The Falling Church


If you ever decide to head into the old part of town, through the insect-trees and aged plaster, you may happen upon a bone-white church, its steeple long degraded. Its inside betrays its humble exterior: it's beautifully maintained, from the ornate gold trim to the delicately carved statue of Mary behind the spotless altar.

If one decides to voyage further into the outskirts, such a safe and tucked-away place is a nice spot to take a rest; you can be assured that if you take shelter within it, neither man nor creature shall disturb your sleep. Thus, it has become a common spot for wanderers who wish to view Wingsdale's more exotic locations. This is the Falling Church.

The Church gets its namesake from the titular falling man who comes daily from the hole where the church's steeple used to be. From within, one can watch the man smash into the ground at exhilarating speeds - it's advised, therefore, to wait until the man takes his daily fall to take shelter. Yesterday's mess is immediately cleaned up right before his daily fall - if not for this, the Church would be coated thickly in his guts after who knows how long. Colliding with the man on his path to the ground is a surefire way to get seriously hurt - it's important that when staying within the Church one does not cross the circular enclosure where the man is most likely to fall.

Many mysteries surround the location. Who is the man? Why can his fall only be seen from within the Church? Why does the man not scream? Who built such an embellished structure in the outskirts of our humble town, and who tore the roof asunder? Some say that the falling man is Satan, or Jesus, or the old King Sisyphus, bound to forever fall for his sins. No one will ever know.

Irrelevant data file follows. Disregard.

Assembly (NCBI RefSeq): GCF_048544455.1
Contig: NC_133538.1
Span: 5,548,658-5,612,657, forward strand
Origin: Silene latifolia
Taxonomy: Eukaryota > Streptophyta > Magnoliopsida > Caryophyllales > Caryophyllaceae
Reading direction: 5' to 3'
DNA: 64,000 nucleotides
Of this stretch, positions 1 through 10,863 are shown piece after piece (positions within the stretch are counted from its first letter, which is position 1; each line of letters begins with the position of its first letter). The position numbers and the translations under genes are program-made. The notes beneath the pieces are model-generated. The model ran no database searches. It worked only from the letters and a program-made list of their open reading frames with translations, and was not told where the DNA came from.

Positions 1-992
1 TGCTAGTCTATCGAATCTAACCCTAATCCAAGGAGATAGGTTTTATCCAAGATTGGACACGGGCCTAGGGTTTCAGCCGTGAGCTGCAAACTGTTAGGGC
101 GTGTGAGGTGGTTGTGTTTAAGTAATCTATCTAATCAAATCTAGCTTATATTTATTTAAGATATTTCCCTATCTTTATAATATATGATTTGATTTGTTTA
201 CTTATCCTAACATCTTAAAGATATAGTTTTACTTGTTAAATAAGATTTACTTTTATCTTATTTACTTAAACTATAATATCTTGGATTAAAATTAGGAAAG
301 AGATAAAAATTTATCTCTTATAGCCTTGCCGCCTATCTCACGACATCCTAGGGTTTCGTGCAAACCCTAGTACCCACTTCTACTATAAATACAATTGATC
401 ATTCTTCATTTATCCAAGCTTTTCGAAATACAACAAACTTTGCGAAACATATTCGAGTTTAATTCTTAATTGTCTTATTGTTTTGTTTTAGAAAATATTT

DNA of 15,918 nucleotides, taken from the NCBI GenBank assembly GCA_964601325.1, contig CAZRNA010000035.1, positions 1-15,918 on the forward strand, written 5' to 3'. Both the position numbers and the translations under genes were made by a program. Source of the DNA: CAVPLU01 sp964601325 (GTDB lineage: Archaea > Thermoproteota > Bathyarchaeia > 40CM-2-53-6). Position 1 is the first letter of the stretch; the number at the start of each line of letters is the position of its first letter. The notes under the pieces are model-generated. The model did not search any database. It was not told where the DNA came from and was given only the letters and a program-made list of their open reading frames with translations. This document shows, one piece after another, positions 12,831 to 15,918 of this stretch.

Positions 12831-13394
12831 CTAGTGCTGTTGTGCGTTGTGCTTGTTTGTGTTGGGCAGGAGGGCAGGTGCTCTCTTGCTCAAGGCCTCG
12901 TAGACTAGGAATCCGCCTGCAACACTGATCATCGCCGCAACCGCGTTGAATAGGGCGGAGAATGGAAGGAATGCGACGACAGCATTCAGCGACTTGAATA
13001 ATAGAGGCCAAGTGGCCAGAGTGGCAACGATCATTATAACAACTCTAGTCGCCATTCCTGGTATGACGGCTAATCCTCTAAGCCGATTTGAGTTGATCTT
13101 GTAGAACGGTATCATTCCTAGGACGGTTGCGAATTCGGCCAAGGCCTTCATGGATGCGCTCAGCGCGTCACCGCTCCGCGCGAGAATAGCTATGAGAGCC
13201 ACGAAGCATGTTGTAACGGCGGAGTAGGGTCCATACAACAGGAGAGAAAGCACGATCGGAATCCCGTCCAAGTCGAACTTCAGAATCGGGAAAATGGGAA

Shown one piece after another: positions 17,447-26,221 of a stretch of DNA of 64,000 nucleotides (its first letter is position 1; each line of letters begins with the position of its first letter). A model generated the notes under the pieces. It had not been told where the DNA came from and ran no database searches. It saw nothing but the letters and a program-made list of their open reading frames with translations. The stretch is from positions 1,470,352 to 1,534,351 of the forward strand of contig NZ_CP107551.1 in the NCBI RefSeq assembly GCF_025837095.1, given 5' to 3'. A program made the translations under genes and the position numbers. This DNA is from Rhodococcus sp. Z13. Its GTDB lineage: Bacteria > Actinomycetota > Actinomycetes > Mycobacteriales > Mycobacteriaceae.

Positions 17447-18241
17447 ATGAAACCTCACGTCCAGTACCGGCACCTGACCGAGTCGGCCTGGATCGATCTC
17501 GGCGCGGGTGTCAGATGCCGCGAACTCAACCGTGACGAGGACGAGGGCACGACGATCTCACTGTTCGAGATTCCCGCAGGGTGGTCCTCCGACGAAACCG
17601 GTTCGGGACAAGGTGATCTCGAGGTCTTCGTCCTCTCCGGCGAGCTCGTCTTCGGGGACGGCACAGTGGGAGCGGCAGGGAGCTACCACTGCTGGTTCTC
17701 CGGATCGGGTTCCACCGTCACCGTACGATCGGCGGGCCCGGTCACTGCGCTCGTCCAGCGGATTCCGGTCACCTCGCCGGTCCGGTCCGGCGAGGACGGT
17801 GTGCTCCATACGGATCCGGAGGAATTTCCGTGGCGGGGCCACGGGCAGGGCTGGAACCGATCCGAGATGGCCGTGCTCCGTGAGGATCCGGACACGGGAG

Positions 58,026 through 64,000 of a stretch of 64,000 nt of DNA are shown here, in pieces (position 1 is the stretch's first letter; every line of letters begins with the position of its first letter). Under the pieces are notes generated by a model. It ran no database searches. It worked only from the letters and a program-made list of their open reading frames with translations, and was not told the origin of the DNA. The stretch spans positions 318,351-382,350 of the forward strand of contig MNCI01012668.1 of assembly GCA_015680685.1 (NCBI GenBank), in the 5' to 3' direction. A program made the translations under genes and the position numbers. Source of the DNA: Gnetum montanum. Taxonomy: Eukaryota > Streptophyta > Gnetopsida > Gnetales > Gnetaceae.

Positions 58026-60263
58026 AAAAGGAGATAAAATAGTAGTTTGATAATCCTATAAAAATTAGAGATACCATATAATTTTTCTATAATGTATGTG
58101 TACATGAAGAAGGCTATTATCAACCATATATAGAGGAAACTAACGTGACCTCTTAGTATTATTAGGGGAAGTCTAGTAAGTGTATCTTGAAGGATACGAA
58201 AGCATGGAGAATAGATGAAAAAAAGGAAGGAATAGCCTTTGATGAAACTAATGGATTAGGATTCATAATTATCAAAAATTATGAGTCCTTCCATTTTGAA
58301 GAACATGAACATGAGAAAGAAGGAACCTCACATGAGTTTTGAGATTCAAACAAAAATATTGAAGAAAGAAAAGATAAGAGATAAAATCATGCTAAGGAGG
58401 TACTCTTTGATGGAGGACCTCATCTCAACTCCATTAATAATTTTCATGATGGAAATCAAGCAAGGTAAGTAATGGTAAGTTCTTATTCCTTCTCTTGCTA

Jebediah Goldman, 1865 - 1923


During the initial push to reclaim Old Wingsdale from the mistletoe in 1889, a scouting party happened upon the Church after being forced to take shelter due to the rain.

We had arrived in a grand cathedral that smelled strongly of myrrh and pine. It was the first time in my life that I had seen such lavish outfittings; truly, a place suited to the Catholics. Some in the party's eyes lit up as they saw the glittering chandeliers and candles, and implored me to let them pry the gold from the walls. I would not grant them the permission. Something, in my years of seeing things unimaginable by man, had stirred within me; I was beset with the feeling that whatever was in this pompous mess was best left within.

The rain outside did not show any sign of stopping, so Benjamin, ever quick on the draw, started a fire which we huddled about. There was not much room for such a large party of fourteen men; I decided to simply sit on a pew to let the rest of the crew warm their extremities. It was then when the man first came.

He came with a sickening crunch. Turning around, we suddenly felt the rain lukewarm upon our faces once again as the fire sputtered out with a hiss, the scraps we built it upon now stained a splotchy red. Immediately after, we heard a scream. Running past the pews we found him, half-liquefied against the ground, his arms and legs twisting upwards into an inhuman position. Near him we saw one of the boys - he had wandered to the center of the church and the man had collided with his right side. His arm clung to his shoulder by a thread and had seemingly elongated, tendons ripping and tearing through his skin, his bones shining a yellowish-white in the chandelier's golden glow. He knelt there, whimpering, clutching his arm, knees soaked in that man's blood and the rain which poured in through the hole up above. In all my days, even compared to those years in which we warred against the mistletoe-men - I had not seen such a display of brutality.

We certainly couldn't leave, not with his arm in such a state, so we decided to take camp beneath the church's roof. After a day we realized that the beasts could not enter the space, and that afforded us more time to wait for the boy's arm to heal. It was not a terribly uncomfortable living; the forests surrounding were hunted to save on our rations and rainwater was boiled to drink. The others certainly were alright with it. But the uncertainty that plagued me, the unknowable schedule of that man… Day after day he would come, cleaning himself up before his impact and descending once more without warning. And each time I would dread that noise, that sound of brittle bones breaking…but it wouldn't stop, day, after day, after day, that silent man, that unfrightened man.